A “Special Article”, recently published in THYROID, tells the story of what happens when unsubstantiated clinical practice guidelines for thyroid cancer are promoted as optimal care. 

When the most recent revised thyroid nodule and thyroid cancer clinical practice guidelines were published by the ATA in 2015 (see: https://www.liebertpub.com/doi/pdf/10.1089/thy.2015.0020), the document remained at odds with the scientific consensus over the state of knowledge and previous standards of care. These guidelines made several sweeping recommendations without sufficient scientific or ethical justification (See: https://www.futuremedicine.com/doi/abs/10.2217/ije-2015-0010 and https://www.futuremedicine.com/doi/abs/10.2217/ije-2017-0008). The document also disclosed overt financial conflicts of interests by several of the authors, raising questions about whether some recommendations were influenced by authors’ industry ties. The fallout within the community of experts led to considerable moral distress amongst dissenting practitioners who felt they had beneficence-based duties to treat, but whose voices were marginalized. Indeed, thyroid cancer content presented at conferences in the post-2015 guideline years basically regurgitated the Haugen et al. (2015) recommendations as though they were partisan talking points. 

The most questionable departure from traditional thyroid oncology practice were recommendations against the diagnostic or therapeutic use of radioactive iodine, as well as recommendations against total thyroidectomy in patients whose tumors were as large as 4 cm – what some surgeons and thyroid oncologists would consider egregious. The guidelines also encouraged observation of “low risk” tumors (although I have argued elsewhere that such practice should be regarded as experimental, and violates the Belmont Report if it is not presented in a research context). No treatment, undertreatment and questionable disclosure to patients became the new paradigm in thyroid cancer care. Many of the recommendations were based on pet theories and biases of some of the authors, relying on highly flawed or ethically questionable studies to support them.  Of note, the nuclear medicine community refused to endorse the guidelines, which was unprecedented.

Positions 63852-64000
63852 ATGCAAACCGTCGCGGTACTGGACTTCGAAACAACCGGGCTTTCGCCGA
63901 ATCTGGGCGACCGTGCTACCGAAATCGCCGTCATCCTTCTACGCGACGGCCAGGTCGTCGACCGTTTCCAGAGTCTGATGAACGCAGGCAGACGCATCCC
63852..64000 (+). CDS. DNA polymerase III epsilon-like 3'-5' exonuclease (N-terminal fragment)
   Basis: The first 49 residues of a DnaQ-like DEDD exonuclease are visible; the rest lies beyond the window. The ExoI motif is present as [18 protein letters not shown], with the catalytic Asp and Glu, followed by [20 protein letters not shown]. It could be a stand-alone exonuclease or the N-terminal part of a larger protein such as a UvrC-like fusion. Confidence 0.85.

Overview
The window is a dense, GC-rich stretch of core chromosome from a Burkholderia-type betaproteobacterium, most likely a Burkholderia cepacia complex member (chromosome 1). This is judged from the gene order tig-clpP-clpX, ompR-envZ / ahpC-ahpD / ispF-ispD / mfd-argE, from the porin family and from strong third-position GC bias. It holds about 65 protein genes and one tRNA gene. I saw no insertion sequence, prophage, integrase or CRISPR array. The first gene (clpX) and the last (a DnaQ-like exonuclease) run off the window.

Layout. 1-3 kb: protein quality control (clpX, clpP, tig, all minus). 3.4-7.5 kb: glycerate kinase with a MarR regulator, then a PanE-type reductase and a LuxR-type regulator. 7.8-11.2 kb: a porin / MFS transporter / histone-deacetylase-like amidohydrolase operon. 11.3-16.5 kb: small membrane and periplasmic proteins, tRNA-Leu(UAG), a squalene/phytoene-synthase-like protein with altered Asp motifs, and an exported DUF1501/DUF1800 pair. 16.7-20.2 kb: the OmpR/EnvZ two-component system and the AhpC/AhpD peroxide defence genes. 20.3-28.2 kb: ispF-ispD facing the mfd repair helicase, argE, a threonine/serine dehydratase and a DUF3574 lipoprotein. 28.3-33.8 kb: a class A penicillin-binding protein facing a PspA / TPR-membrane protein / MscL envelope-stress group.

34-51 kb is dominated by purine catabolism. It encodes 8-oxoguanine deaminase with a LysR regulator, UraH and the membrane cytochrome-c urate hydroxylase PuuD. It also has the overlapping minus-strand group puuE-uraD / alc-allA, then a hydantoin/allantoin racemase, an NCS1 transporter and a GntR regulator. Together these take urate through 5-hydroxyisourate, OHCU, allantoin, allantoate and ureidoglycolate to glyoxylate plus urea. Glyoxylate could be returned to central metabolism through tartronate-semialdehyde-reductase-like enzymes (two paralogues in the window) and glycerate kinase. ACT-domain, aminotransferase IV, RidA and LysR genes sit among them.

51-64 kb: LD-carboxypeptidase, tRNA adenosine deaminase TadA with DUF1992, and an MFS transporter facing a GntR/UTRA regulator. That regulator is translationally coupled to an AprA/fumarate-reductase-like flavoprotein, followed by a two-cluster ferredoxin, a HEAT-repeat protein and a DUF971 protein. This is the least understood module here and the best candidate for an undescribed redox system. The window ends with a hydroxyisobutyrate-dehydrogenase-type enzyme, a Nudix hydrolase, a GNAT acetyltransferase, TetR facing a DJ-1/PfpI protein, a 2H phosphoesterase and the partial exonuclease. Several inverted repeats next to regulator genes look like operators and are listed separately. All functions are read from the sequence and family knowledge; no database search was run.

This month, in a stunning rebuke by Luster et al. entitled “European Perspective on 2015 ATA Management Guidelines for Adult patients with thyroid Nodules and DTC”, European experts called for revisions to approximately one-thirdof the ATA’s 101 recommendations in its 2015 document. (See: https://www.liebertpub.com/doi/abs/10.1089/thy.2017.0129.)

They stated the following in their abstract:

“Divergent viewpoints were the focus of an invited symposium organized by the European Association of Nuclear Medicine involving 17 European thyroidologists, four ATA Guidelines Taskforce members, and an audience of 200 international experts. The group discussed the preoperative assessment of thyroid nodules, surgery and the role of pathology, radioiodine (RAI) therapy (RAIT), the assessment of initial therapy and dynamic risk stratification, and the treatment of persistent disease, recurrences, and advanced thyroid cancer. The dialogue resulted in this position paper contrasting European and ATA 2015 perspectives on key issues. One difference pertains to the permissiveness of ATA 2015 regarding lobectomy for primary tumors ≤4 cm. European panelists cited preclusion of RAIT, potential need for completion thyroidectomy, frequent inability to avoid chronic thyroid hormone replacement, and limitations of supportive evidence as arguments against widely applying lobectomy. Significant divergence involved ATA 2015’s guidance regarding RAIT. European panelists favored wider use of postoperative RAIT than does ATA 2015. …European panelists suggested modifications to approximately one-third of ATA 2015 recommendations.” 

Facts can be a stubborn thing.